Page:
|According to anti-bullying organization PREVNet, the majority of Canadian children are involved in bullying—either as the bully, the victim or both. What’s worse, Canada recently ranked poorly (in the bottom third) in a World Health Organization survey that assessed what 35 countries are doing to prevent bullying.Bullying is nothing new; it has been going on since the advent of time. But how we view bullying is changing drastically, and for good reason. No longer is it a rite of passage one must endure when growing up—nor should it be. Parents, teachers and even celebrities across the nation are taking a stand against bullying. Studies show schools that institute anti-bullying policies realize a 20 percent reduction in the behaviour. Are you ready to declare your school a bully-free zone? If so, read on.Putting an end to bullying|
Putting an end to bullying takes a team approach. Parents, teachers and students alike need to work together to stop this behaviour, once and for all. Here are some ideas on how to tackle this problem proactively:
- Discover and share the depth of the problem: Consider holding informational sessions with students and teachers to discuss what constitutes bullying. Afterwards, survey participants to find out what types of bullying are actually occurring in the school and how often. This is a great way to grasp the depth of the problem within your school. Once you have this information, share it with parents, teachers and students so everyone knows exactly what kinds of problems you’re facing. Imprint a statistic from your research on pencils and/or erasers and hand them out in the classroom or at school assemblies. Also mail a letter to parents letting them know your school is taking a stand against bullies. Include a silicone bracelet in blue, the colour for bullying awareness, imprinted with the message “We stand up to bullies.” Remember, putting an end to bullying takes a unified approach.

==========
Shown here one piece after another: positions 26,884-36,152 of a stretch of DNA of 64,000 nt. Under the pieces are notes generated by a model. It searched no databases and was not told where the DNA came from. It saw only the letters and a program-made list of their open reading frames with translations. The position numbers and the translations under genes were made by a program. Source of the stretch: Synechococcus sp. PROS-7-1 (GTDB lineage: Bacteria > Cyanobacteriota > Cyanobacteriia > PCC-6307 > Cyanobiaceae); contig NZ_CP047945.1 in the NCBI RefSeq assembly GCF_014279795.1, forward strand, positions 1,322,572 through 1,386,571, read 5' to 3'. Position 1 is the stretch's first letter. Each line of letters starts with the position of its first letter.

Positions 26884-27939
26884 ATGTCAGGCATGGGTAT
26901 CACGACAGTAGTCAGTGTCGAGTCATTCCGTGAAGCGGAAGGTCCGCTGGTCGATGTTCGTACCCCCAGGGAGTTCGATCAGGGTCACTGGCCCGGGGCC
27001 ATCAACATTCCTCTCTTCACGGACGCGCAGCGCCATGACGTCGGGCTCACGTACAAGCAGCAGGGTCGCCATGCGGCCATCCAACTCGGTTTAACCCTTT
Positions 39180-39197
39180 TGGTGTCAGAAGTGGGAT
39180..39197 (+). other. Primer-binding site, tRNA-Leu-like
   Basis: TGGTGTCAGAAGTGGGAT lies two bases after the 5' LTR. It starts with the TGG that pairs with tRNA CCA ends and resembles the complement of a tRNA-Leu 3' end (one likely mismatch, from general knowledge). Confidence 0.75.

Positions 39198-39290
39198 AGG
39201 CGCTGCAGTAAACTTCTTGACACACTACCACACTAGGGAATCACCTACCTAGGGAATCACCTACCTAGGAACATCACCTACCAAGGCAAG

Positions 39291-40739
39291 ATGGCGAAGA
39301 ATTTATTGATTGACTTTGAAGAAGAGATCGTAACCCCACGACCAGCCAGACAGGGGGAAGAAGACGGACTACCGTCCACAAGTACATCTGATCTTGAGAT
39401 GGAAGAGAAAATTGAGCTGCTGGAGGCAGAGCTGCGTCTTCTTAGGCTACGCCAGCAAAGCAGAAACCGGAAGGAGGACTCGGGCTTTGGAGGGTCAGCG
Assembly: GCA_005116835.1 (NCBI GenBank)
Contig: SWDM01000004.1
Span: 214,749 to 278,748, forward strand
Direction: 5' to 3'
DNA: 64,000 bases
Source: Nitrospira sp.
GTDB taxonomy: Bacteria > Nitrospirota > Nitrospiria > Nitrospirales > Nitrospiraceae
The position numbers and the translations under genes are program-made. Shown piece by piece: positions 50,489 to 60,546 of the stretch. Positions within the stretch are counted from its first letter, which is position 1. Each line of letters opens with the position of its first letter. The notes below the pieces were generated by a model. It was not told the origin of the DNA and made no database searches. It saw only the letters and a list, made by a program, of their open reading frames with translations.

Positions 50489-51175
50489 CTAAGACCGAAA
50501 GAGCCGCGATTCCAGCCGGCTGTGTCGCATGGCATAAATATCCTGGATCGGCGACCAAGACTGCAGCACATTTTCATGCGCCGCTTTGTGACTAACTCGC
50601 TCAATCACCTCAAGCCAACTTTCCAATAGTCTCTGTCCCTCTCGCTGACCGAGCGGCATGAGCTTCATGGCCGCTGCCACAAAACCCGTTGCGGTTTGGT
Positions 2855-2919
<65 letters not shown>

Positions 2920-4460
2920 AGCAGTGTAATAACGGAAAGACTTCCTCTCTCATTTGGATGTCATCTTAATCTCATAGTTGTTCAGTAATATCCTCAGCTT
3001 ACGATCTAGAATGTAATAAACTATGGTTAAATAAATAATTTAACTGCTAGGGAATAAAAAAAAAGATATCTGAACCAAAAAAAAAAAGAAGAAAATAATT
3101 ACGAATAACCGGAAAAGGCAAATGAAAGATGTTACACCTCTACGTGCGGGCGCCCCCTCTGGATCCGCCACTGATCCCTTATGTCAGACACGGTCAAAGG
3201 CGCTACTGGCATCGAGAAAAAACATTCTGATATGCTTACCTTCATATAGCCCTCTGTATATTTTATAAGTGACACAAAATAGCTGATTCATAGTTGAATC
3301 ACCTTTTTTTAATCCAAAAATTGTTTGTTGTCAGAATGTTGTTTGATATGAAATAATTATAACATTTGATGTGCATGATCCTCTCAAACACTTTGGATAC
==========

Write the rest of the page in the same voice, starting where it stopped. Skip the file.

- Develop a policy: Develop an anti-bullying policy, if you don’t already have one. It should clearly describe what behaviours are considered unacceptable, the consequences for policy violations and what to do if someone is experiencing or witnessing bullying. The policy should be shared across the entire school with parents, teachers and students alike. Post the policy on your social media channels and on your school’s website, send out an email notification and drop a copy in the mail to reach as many school families as possible.
- Educate and inform your students: Use class time to educate and inform students on bullying and its effects. Oftentimes, students are unaware that certain types of behaviours are considered bullying and that some are even punishable by law—clear guidelines can help. Post rules on posters and display them in each classroom, and as a reminder of your school’s anti-bullying initiative, hang banners around to declare your school a “Bully-Free Zone.” Reinforce this message by posting a sign on each and every classroom door.
- Empower your students: Empower your students to take a stand against bullies. Give students the words and courage they need to stand up for themselves and others—practice this by role-playing. Reward participation with school logo’d merchandise, such as T-shirts or beanies. Finally, make sure students have a safe and easy way to report bullying.
Remember, putting an end to bullying takes a team approach. Get everyone educated and empowered, and just see what a difference your school can make.
“Facts & Solutions.” PREVNet. Web. Retrieved 27 Oct. 2013.
Gollom, Mark. “Is the anti-bullying message getting through?” CBCnews. CBC/Radio Canada, 26 Sept. 2013. Web. Retrieved 18 Oct. 2013.
Tamanini, Kara. “How Do We Stop Bullying in Schools? | Psych Central.” Psych Central.com. N.p., n.d. Web. Retrieved 18 Oct. 2013.
“Prevent Bullying.” – Bullying Statistics. N.p., n.d. Web. Retrieved 18 Oct. 2013.